The Sensational Murder Of The 'Beautiful Cigar Girl'

In the penny press, Mary Rogers had become known as the "Beautiful Cigar Girl." Her murder in the summer of 1841 in New York City was so mysterious that even Edgar Allen Poe tried to solve it in one of his short stories. But no one ever did, and it remains one of the city's most infamous unsolved cases.

In 1838, John Anderson, the owner of a tobacco shop in Lower Manhattan, hired Rogers to work his counter and tempt new gentlemen customers to enter — and he paid her a generous wage for it. Patrons would show up to Anderson's Tobacco Emporium to flirt with Rogers before plopping down money for cigars. She attracted literary figures, including James Fenimore Cooper and Washington Irving. And one admirer even published a poem in the New York Herald, referring to her star-like eyes, according to Daniel Stashower's The Beautiful Cigar Girl: Mary Rogers, Edgar Allan Poe, and the Invention of Murder.

But, then, one day in October 1838, Rogers disappeared. She stopped showing up to work, and nobody seemed to know where she was. A couple of weeks later, and without explanation, Rogers suddenly reappeared at the counter of Anderson's shop, according to Smithsonian Magazine. Some thought Anderson orchestrated the scandal as a publicity stunt. Whether or not he did, Rogers' fans filled the shop, leaving her overwhelmed by all the attention. Unable to handle it all, she stopped working for Anderson and took a job in her mother's boarding house.

Mary Rogers disappears again, but this time found murdered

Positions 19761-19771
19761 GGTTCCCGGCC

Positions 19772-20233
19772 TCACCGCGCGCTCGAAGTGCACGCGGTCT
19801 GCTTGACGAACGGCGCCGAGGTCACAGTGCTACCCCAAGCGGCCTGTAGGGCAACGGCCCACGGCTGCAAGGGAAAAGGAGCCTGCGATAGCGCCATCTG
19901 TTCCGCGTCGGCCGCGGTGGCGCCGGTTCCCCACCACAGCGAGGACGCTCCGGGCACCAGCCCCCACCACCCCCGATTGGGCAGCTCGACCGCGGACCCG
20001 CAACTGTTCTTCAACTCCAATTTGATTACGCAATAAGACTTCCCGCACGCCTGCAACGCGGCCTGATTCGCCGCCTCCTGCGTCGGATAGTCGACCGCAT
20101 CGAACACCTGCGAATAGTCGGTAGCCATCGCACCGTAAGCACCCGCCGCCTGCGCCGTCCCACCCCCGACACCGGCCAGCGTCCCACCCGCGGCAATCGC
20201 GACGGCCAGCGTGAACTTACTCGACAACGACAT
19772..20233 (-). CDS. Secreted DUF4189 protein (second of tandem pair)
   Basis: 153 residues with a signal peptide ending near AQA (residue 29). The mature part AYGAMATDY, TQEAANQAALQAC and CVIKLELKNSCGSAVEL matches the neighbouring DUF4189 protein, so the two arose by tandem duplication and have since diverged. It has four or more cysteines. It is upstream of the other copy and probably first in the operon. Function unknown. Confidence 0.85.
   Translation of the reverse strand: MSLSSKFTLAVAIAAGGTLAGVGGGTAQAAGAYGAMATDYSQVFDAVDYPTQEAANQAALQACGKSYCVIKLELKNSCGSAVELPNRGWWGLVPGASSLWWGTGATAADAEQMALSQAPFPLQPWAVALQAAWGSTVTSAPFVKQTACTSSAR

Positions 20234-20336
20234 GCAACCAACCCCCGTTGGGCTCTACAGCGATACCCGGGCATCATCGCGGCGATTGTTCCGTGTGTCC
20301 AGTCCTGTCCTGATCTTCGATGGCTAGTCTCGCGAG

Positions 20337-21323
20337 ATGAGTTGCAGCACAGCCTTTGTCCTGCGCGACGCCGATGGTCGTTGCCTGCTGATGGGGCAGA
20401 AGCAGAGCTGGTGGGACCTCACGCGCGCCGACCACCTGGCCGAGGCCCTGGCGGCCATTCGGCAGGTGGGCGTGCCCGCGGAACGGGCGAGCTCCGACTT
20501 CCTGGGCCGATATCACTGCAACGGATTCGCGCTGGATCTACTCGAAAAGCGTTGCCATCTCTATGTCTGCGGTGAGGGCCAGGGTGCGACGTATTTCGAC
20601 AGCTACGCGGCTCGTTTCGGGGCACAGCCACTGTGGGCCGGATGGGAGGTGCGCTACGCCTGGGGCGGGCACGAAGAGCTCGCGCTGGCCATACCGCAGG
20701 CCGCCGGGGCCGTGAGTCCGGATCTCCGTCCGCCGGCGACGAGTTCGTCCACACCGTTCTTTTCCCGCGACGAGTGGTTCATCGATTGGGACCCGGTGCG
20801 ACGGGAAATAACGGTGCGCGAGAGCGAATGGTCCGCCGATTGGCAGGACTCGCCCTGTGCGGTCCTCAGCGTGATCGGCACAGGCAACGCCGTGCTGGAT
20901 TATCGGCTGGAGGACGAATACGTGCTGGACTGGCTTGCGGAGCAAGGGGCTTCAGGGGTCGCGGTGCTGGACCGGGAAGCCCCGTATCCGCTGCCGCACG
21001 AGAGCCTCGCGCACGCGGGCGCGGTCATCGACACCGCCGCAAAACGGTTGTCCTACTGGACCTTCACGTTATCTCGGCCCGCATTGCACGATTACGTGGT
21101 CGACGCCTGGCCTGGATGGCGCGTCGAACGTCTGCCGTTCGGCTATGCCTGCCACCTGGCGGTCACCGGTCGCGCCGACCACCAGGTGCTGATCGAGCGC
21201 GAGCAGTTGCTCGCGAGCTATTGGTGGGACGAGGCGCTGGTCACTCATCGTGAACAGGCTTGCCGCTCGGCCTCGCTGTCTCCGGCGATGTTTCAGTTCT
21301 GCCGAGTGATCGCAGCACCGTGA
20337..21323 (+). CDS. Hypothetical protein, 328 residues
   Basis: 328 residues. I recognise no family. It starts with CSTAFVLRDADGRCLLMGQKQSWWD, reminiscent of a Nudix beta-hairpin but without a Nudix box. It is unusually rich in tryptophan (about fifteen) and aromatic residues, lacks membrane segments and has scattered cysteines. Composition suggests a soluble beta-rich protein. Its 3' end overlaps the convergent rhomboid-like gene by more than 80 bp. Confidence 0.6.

In July 1841, Rogers went missing again. This time, two men in New Jersey spotted her lifeless body floating in the Hudson River near Sybil's Cave — a place for visitors to get cool water from a nearby natural spring. The bruises on her body and ligature on her throat led investigators to believe she was the victim of gang violence or a vengeful lover. The tabloids were fed a constant stream of new clues and latest suspects, and the public ate it up. But it was unbearable for her fiancé Daniel Payne, who had a verified alibi, but was also constantly harassed by the press, as Atlas Obscura points out. He later poisoned himself near Sybil's Cave, leaving a note: "To the World — here I am on the very spot. May God forgive me for my misspent life."

In a thinly-veiled attempt to solve the case, Edgar Allan Poe published The Mystery of Marie Rogêt, a murder mystery set in Paris. But with new evidence constantly surfacing, Poe's detective was never able to settle on a single suspect, Mental Floss notes. And that was true for the real investigators, as well. Anderson died in 1881 in Paris, claiming in his last days that he was plagued by Rogers' ghost. Before Payne ended his life, he, too, made claims of seeing Rogers after her death. And the public had their own strange theories. None of it turned up a murderer.